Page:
In the flaring parks, in the taverns, in the hushed academies, your murmur will applaud the wisdom of a thousand quacks. For theirs is the kingdom.
One candid reporter offers this assessment, "I honestly believe it, and I'm ashamed to say it: the Labor movement is on life support." He later notes, "Where the hell is Moses when you need him? I mean parting the Red Sea is nothing compared to the challenges we face as a [labor] movement." This bracing appraisal corroborates evidence pointing to a steady decline in the unionized share of the U.S. work force, which comprised 7.9% of the private sector in 2004. After experiencing a steady increase in both wages and productivity over several decades, it appears that only thirty-five percent of non-unionized workers are interested in unionizing their workplace and only sixteen percent would definitely vote to unionize.
Membership woes generate growing fears of looming union irrelevance despite extensive counterfactual evidence substantiating persistent growth in union political influence and economic wealth. Notwithstanding the counterfactuals, academic observers offer similar pessimism, implying that many of the hopeful proposals for labor"reform" are nothing more than attempts to reshuffle the deck chairs on the Titanic. Such despondency has led some labor union proponents to contemplate the abolition of the National Labor Relations Act (NLRA). There appears to be gloom regarding labor's future, and this gloominess is attached to the expectant belief that unions exemplify and secure communal progress. Labor's current difficulties correspond with despair over the failure of the progressive agenda and signify that it is time to start over, as the economic and political conditions which have enabled the NLRA to succeed in the past have come to an end.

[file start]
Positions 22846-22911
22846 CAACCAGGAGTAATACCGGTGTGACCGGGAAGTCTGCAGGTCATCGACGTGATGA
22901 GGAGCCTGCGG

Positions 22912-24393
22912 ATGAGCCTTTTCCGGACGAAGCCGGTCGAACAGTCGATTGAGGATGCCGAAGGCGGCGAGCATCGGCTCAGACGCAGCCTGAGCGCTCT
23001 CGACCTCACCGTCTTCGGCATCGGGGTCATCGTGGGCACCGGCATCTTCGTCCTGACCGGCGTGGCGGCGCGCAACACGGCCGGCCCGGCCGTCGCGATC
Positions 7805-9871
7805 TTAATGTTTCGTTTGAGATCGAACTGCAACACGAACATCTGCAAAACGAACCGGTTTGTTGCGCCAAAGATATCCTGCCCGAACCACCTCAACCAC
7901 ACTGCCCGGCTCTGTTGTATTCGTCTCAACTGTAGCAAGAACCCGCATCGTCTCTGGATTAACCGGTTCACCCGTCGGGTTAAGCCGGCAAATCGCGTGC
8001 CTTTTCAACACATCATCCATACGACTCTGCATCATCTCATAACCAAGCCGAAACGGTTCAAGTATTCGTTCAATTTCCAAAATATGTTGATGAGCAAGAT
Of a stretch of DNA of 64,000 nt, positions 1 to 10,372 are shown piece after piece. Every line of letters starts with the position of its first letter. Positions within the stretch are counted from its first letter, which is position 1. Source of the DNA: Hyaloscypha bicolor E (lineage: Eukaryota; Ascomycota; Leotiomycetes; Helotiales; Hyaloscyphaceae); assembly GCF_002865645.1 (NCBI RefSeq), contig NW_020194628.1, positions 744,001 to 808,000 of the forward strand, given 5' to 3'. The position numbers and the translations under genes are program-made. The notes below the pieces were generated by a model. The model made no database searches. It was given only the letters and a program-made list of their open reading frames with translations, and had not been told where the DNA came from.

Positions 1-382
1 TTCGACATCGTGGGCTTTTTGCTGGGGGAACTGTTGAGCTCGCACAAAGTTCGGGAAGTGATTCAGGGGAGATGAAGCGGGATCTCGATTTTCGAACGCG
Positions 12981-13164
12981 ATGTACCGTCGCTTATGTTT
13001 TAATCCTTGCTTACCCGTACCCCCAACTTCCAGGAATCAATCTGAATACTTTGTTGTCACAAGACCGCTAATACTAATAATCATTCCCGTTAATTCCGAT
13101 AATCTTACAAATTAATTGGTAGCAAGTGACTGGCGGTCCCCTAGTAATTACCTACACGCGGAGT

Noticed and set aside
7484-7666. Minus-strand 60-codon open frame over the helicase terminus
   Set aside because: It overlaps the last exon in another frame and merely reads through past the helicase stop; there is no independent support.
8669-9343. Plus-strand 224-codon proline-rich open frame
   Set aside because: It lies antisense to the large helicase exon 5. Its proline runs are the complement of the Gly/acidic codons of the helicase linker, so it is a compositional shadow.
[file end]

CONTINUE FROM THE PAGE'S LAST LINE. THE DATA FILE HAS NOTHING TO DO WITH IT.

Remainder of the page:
From a global perspective, these dire developments were foreseeable. More than 50 years ago, Jacques Ellul saw unions as largely technical entities which predictably trapped workers in compulsory organizations that diminished both their personalities and independence, despite the earlier hope by some that unions would act as a revolutionary force that would free workers from the bureaucratic power wielded by large organizations. Ellul insists that labor unions are best understood as institutions led by hierarchs who have an inadequate understanding of the unorganized workforce and the necessity of human liberty. Ellul's verdict, coupled with data on union density rates and other evidence justifying the labor movement's melancholy, substantiates Epstein's forecast that private sector unions will continue to lose ground because they no longer provide their membership with benefits that outweigh their costs.